A 50 year-old massacre of Algerians by the French, a visit to the shrine of Chinese communist heroes and a visionary of Polish cinema are among subjects introduced by Kate Adie.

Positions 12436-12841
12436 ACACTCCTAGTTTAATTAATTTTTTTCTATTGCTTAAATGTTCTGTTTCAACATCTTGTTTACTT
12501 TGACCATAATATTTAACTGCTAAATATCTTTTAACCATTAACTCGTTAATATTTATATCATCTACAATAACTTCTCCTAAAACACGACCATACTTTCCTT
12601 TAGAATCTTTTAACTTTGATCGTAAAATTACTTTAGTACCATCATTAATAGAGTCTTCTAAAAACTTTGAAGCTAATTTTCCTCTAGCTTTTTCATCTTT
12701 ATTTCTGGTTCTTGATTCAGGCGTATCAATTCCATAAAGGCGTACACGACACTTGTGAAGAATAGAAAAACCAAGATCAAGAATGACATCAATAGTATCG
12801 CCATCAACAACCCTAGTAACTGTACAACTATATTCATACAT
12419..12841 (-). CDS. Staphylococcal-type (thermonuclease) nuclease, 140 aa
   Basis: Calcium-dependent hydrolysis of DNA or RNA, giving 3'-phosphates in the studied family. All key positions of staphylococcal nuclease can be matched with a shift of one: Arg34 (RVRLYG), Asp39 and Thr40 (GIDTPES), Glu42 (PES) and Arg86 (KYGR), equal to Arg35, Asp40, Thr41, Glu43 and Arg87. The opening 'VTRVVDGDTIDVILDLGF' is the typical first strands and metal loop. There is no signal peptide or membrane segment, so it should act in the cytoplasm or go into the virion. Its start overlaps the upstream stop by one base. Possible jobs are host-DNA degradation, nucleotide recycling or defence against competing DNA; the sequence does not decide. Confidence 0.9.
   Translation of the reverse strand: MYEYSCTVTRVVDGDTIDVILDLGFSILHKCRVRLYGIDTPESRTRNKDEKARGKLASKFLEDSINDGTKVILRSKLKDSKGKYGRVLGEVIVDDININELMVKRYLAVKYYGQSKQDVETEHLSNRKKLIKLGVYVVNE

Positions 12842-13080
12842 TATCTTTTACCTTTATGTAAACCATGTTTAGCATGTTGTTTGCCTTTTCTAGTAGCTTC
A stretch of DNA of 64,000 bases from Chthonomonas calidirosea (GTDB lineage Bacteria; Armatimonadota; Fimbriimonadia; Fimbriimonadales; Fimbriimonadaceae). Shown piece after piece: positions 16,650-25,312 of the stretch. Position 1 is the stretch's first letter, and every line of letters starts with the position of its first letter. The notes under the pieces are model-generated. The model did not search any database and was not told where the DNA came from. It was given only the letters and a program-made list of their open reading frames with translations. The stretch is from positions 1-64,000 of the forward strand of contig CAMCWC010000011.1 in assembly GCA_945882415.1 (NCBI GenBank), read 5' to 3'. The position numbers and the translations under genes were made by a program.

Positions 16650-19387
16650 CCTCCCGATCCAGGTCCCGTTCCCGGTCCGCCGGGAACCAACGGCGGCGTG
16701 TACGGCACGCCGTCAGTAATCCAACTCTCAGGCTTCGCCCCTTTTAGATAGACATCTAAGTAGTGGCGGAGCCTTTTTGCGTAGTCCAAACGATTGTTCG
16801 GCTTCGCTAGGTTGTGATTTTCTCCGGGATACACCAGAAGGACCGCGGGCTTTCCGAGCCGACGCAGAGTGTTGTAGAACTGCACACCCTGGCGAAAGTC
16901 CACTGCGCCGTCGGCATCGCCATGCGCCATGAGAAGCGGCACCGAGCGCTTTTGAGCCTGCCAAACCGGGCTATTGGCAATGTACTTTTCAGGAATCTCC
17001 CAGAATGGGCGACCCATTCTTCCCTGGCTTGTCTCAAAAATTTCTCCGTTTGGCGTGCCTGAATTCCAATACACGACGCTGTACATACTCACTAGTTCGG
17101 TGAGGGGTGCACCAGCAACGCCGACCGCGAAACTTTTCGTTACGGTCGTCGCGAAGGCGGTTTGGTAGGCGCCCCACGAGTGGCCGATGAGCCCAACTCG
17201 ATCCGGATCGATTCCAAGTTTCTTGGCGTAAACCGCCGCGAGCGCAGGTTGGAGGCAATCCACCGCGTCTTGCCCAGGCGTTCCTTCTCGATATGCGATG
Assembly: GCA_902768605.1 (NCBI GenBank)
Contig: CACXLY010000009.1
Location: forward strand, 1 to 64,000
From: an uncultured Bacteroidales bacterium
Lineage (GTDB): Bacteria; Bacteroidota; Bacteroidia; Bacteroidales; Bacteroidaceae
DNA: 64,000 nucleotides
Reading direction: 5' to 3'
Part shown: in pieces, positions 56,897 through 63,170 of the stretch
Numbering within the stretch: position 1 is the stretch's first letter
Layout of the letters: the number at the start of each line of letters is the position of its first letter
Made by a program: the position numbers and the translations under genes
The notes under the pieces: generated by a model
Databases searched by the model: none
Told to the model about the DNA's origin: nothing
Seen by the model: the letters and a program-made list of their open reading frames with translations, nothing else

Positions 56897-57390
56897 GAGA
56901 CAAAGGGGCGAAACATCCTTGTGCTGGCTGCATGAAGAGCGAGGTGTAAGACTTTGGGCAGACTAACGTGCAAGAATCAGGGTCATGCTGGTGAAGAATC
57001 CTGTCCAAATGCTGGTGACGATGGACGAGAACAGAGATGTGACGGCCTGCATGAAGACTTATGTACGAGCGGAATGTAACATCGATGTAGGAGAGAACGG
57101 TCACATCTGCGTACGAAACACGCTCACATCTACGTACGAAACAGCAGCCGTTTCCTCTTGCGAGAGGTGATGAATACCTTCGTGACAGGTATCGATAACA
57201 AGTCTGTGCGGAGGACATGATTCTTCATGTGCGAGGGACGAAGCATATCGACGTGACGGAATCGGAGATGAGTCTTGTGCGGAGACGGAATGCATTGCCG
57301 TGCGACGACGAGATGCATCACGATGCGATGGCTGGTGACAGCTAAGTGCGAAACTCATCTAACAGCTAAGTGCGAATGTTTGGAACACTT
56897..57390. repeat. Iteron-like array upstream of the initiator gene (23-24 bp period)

In a week of remembrance and recollection, Jannat Jalil explains how the French authorities - who are preparing to remember those killed in last November’s Paris attacks - find other deaths on the capital’s streets more than fifty years ago far more difficult to commemorate. Adam Easton in Warsaw reflects on how Poles saw their country’s recent history in the life and work of one of their leading film directors, Andrzej Wajda, who died this week. Carrie Gracie in Beijing joins one of the Chinese Communist Party’s new pilgrimage tours to revolutionary martyr sites from the civil war era of the twentieth century which President Xi Jinping wants party members to attend in order to rekindle ideological fervour. Robin Denselow reports on how Turkey’s volatile political situation is having an effect on Islamic cooperation even at Sufi festivals, like the famous one he visited at Konya. And we remember Chris Simpson, a long-standing and distinguished contributor to "From Our Own Correspondent", who died suddenly this week. We hear again a characteristically witty and perceptive dispatch he recorded in the Central African Republic in 2010.